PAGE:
Michael B. Duff

Lubbock's answer to a question no one asked

Twitter, Facebook and the Internet hype machine

Don’t feel bad if you don’t understand Twitter.

Most of the people hyping it now don’t get it either. Twitter has been picked to be the Next Big Thing. It’s a legitimate phenomenon, but after a while buzz turns the corner into hype and the media beats it to death.

These Web sites start out as hip, cool communities that attract early adopters. College students and young professionals join. Links to the service are passed around the blogosphere and the first news stories start to appear.

News coverage builds for a couple months and some producer decides to put it on CNN. The service gets a flood of 30- and 40-something users and (more often than not) suffers catastrophic failure due to high traffic.

The service buys better hardware and the hype machine kicks into high gear. Cable networks devote longer segments to the service and technology columnists start writing “how to” pieces, making sure to remind readers about the “scoop” they wrote about the service six months ago.

The demographic profile of the service starts to shift as bored GenXers and net-savvy Boomers start playing with it at work. Bloggers see their parents and their shift managers sign up for the service and start writing “Is Facebook over?” posts.

Cutting-edge bloggers notice the backlash and immediately cancel their accounts, telling everyone that they’re just “too busy” to keep up with MySpace/Facebook/Twitter right now.

Somewhere in a Cupertino basement, three friends with a laptop invent a replacement for the current hot service, adding one or two new features and clearing all the useless junk off the home page. In the dead of night, they launch and send an e-mail to 20 friends.

Your Mom signs up for Facebook and starts sending you pieces of flair.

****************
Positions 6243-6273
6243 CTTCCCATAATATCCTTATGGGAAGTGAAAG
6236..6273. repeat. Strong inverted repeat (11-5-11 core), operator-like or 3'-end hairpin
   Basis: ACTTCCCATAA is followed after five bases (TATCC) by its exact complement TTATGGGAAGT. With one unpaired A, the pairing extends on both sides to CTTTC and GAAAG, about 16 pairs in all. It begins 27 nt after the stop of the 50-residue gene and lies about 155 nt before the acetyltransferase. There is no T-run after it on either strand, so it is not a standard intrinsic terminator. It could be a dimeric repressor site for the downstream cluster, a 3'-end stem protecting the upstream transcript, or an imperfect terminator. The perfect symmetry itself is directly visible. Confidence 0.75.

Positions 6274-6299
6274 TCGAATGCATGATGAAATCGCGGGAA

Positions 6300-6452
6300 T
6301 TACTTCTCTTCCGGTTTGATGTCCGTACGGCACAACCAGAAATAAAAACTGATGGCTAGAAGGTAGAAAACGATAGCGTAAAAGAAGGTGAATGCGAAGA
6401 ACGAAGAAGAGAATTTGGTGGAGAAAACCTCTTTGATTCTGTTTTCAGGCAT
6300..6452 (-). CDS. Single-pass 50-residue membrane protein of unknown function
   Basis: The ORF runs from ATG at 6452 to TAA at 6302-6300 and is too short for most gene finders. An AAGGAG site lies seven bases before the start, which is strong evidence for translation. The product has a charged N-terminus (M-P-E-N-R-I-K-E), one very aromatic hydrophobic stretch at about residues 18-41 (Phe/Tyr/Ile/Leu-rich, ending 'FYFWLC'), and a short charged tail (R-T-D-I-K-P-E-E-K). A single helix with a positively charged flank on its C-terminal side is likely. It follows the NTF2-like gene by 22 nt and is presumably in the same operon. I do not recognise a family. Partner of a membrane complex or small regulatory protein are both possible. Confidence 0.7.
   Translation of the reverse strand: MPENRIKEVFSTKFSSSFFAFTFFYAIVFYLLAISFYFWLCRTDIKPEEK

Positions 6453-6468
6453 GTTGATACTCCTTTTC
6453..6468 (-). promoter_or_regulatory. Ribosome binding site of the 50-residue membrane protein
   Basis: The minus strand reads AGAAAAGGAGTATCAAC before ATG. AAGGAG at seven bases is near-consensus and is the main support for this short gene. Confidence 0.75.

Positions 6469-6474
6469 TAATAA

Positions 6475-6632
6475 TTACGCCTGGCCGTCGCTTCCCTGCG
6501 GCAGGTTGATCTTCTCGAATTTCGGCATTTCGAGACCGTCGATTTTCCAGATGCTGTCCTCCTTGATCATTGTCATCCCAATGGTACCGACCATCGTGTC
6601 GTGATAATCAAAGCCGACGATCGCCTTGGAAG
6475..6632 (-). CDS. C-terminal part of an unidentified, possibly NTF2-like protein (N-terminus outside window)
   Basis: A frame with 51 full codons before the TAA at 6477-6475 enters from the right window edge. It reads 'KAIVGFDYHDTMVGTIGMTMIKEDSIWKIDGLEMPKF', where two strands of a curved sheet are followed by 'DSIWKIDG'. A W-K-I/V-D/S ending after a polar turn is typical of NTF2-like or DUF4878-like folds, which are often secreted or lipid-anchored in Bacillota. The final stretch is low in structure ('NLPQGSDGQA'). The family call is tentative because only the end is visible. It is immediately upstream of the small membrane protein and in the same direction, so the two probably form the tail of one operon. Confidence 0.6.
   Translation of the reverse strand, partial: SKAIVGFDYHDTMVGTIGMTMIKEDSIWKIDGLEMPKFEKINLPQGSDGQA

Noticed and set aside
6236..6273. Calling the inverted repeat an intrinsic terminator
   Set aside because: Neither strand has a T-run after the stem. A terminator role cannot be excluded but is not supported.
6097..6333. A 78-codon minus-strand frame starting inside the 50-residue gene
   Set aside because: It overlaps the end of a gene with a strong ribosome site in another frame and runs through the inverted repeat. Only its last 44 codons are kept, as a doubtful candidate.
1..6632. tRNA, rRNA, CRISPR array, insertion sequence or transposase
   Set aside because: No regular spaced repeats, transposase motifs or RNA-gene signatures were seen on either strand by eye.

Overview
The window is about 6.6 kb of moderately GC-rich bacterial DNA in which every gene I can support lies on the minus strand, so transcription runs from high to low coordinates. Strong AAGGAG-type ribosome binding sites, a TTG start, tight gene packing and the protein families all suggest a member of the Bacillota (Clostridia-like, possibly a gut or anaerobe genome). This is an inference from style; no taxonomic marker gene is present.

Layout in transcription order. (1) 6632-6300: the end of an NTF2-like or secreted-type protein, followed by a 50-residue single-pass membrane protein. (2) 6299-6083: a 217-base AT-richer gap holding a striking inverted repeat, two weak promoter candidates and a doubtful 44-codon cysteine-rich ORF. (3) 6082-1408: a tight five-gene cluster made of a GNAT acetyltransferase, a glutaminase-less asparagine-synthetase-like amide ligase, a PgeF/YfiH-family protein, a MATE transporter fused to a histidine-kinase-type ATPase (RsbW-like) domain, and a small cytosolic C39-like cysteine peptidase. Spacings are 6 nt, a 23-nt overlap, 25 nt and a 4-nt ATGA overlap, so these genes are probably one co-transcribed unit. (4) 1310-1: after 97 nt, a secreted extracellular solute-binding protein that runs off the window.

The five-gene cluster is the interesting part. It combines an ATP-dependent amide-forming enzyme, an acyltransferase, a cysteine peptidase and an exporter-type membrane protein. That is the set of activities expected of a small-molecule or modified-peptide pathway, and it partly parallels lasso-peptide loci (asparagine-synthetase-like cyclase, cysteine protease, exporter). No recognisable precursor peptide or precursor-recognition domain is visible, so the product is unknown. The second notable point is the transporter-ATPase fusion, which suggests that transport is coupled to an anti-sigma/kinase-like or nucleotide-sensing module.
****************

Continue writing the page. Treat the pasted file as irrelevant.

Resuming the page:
Facebook burst its hype bubble last year and is now on a slow downward slide. The replacement for Facebook is sitting on a developer’s laptop somewhere, waiting for its big break. Facebook has been taken over by boring old people (like me) who use it to waste time at work. Their status feeds are clogged with cooking advice and pictures of their kids. The 20-somethings are ready to leave but have nowhere else to go.

Here’s the basic rule of Internet hype: When your product appears on the Today Show, it’s over.

Twitter is at the apex of its hype bubble now. Everybody’s heard of it but normal people don’t really know what it is. The old people have invaded Twitterspace but they haven’t quite ruined it yet.

None of this is inevitable, but Facebook has stumbled over privacy issues twice now and the application gimmicks are starting to crowd out the core functionality of the site. There’s no serious competition for Twitter yet, but it won’t be hard to copy their core idea and merge it with something else.

Twitter is “buzzword of the month” right now, the word everyone in the business world is dropping to convince people they’re hip. “And of course our strategy includes Twitter.”

But the Twitter backlash is picking up steam. I saw my first anti-Twitter video yesterday. Critics are trying to dismiss Twitter streams as a bunch of narcissistic yammering. Normal people hear about the 140-character limit on messages and can’t imagine anything substantial being passed along like that.

But 140 characters is plenty of room to post a Web link or a photograph, or to announce an event. It’s also the perfect size for snappy comebacks and one-line jokes. My favorite quote this week comes from comic book writer Warren Ellis.

He wrote, “Things comics writers don’t get to do: Earn money. Gain respect. Experience dignity. Have friends. Have sex. Stop crying.”

That quote swept through the Twitterverse yesterday. The humor of Twitter posts comes as much from who is writing them as it does from what they say.

Here’s Newt Gingrich yesterday: “I got to hold a penguin at the Omaha zoo, its desert tropical (sic) and nocturnal buildings are world class.”

Not world-shattering news by any means, but a cute image to have skitter across your desktop on a lazy afternoon.

My Twitter feed is a stream-of-consciousness Bob Newhart impression. Yesterday I pitched an idea for Watchmen 2 and asked a poster named @practicalwitch about the availability of heavy duty raincoats.

I won’t be headlining a comedy act at UCB any time soon, but the Internet provides a home for people like me. If you’re funny and photogenic you can post your stuff on YouTube and become an Internet video star. But what about the rest of us? The class clowns. The almost-funny. The Frank Stallones of comedy?

Less than .01 percent of the U.S. population appreciates my sense of humor, but now those people can find me and enjoy my ramblings throughout the day. I can’t actually hear them laughing, but I can imagine them laughing. And if Twittering sucks up 15 or 20 minutes of my productive time, at least I’m not running across the office anymore, testing this stuff on guys at work.

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Written by Michael B. Duff

March 20, 2009 at 18:29

Posted in Columns, Facebook, Twitter

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